Canadian Civil Rights icon Viola Desmond
This learning block represents one week’s work. Aim to watch at least one video and choose at least one activity or project to complete.
There are two videos to choose from about Viola Desmond. The first is suitable for younger kids, and the second will appear to older students. Watch one or both!
Viola Desmond Heritage Minute
Choose an activity
Make a Poster
The video above tells Viola Desmond’s story using a fun music video!
The song says, “She sat down to stand up.” What do you think this means? How did Viola Desmond sitting down in the movie theatre become her way of standing up for her rights?
You are going to make a Viola Desmond poster to hang in your room!
You will need:
– poster paper, cardboard, or whatever you have on hand
– a printed portrait of Viola Desmond (click here for Google image search)
– markers or paint
Step One: Print and cut out your photo of Viola Desmond. Try to print it pretty big so that it will be clearly visible on your poster.
Step Two: Paste the photo on your poster board, near the middle.
Step Three: Write: “VIOLA DESMOND” at the top of the poster. Write the words “SHE SAT DOWN TO STAND UP” across the bottom of the poster. You can use markers or paint for this. but markers will be easier.
Step Four: Add any other colouring, words or decorations you like to make your poster look great!
Don’t forget to take a photo for your portfolio!
Learn About Racism in Nova Scotia
NOTE: These videos are intended for older kids. If hearing about experiences of racism is distressing to you, make sure you check in with a trusted adult to talk through your feelings.
Nova Scotia has a terrible history of anti-Black racism which began during slavery and continues today. The film and videos above explores the experience of racism in Nova Scotia through the eyes of Black Nova Scotians. They also describe how people are working for change.
How did watching these videos make you feel?
Did you learn something new?
What surprised you?
If you are interested in learning more about experiences of racism in Nova Scotia, the film Speak It! From the Heart of Black Nova Scotia shows the perspectives of Black youth in their highschool. This film has some mature content. Check with your grownup before watching.
Explore Viola’s $10 Bank Note
In 2018, Viola Desmond’s story finally became widely known when her portrait was chosen for the new $10 bill! In fact, she is the FIRST woman aside from royalty to EVER be featured on a Canadian bank note! Have you seen Viola Desmond on a bill in real life? The next time you visit a bank, you may want to ask for a $10 bill featuring Viola Demond!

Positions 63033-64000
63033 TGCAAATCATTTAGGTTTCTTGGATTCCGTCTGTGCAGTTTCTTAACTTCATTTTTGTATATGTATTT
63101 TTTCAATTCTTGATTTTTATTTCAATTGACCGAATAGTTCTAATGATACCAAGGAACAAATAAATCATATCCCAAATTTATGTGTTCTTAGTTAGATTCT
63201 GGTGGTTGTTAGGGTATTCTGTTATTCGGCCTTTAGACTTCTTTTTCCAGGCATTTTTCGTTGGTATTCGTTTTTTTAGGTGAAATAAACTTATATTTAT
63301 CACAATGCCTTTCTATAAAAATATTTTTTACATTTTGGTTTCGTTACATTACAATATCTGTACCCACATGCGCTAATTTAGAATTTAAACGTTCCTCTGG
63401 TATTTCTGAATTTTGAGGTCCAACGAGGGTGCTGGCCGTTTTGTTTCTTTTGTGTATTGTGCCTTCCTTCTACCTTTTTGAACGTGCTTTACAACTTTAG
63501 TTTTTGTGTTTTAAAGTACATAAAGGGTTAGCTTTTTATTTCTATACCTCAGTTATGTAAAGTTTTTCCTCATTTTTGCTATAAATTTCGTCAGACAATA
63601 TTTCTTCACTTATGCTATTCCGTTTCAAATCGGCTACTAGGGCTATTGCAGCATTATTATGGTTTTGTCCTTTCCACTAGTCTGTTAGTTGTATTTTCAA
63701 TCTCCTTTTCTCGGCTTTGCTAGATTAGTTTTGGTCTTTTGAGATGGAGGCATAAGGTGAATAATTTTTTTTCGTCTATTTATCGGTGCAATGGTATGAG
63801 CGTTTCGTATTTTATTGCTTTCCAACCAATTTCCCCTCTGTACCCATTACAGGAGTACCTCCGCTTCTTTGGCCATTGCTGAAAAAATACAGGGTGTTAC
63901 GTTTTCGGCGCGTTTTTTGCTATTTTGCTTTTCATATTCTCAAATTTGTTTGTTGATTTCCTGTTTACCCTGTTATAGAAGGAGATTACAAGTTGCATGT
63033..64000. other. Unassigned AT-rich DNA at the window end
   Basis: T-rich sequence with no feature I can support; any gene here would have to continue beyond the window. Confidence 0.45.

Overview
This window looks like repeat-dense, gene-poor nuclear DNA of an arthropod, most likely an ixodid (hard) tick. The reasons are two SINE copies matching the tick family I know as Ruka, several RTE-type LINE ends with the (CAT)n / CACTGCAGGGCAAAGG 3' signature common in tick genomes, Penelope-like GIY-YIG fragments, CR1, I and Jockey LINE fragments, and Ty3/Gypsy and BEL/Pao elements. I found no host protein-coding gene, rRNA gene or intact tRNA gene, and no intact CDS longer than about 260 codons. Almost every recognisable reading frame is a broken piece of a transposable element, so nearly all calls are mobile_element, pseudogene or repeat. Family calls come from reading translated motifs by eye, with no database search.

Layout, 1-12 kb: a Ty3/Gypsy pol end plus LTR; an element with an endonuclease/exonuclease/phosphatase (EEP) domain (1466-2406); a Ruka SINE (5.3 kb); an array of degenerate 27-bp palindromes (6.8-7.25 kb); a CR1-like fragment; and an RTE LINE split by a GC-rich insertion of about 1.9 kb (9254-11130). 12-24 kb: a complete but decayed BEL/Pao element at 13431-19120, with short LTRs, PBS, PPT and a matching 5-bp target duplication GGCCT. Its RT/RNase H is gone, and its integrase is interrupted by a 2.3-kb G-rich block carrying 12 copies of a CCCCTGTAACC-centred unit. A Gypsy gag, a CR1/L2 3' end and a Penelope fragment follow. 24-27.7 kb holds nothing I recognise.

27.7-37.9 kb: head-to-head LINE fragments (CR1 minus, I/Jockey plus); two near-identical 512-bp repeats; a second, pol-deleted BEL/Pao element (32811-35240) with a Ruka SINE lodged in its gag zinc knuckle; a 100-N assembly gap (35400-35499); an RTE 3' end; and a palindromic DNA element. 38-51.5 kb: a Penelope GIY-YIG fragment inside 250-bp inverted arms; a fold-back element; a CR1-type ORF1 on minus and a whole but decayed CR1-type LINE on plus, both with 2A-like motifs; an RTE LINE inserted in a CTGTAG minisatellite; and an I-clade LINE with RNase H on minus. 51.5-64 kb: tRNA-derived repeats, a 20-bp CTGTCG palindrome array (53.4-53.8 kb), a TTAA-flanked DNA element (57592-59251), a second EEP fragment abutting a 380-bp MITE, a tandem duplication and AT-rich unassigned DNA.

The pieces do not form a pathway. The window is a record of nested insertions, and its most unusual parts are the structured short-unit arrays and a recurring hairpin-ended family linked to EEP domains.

Visit The Bank of Canada Museum’s page to explore the $10 bill.
What do you notice about the bank note’s design?
Which of the images do you find most interesting?
Is there anything you would change if you could?
Design your Own Bank Note
Now that you have learned about Viola Desmond’s $10 bill, imagine that YOU are designing the new $5 bill! You will need to choose an important Canadian to feature on the bill.
Step 1: Grab a sheet of paper and brainstorm famous or important people whom you think would be great for your bank note design. Try to come up with at least five people. If you need some ideas, try this list.
Step 2: Use The Bank of Canada‘s guidelines to narrow down your list. Your historical figure MUST meet the following requirements:
– Must be Canadian
– Must have died at least 25 years ago
– Must be a REAL person (no fictional characters allowed)
Do any of your options meet all these criteria? Choose one that does!
Step 3: Think about WHY your historical figure is important enough to be featured on a Canadian bank note. Why should everyone in Canada see this person’s face and learn about their life? Write a few sentences explaining your choice.
Step 4: Are there any other symbols that you would like to include on your bill? Try to brainstorm five to ten ideas for other images that can be on the bill along with your historical figure. These can be images of important places, artworks, nature, or cultural symbols.
Step 5: Draw your bank note design. You will need a sheet of paper with 2 rectangles drawn on it. You can do this with a ruler or by tracing an actual bill. You get to decide whether you want to draw all the images on your bill, or if you would like to print out photos and collage them on. Or both!
Make sure you include:
– the portrait of your historical figure
– the dollar amount to indicate the bill’s value
– the other symbols or images you have chosen
Don’t forget to make a FRONT and BACK design for your bill.
When you are finished, add it to your portfolio, along with the brainstorming and writing you did earlier in the project.
Books About Viola Desmond
Click on the books below to buy them from Amazon. Or, you can ask for them at your local library!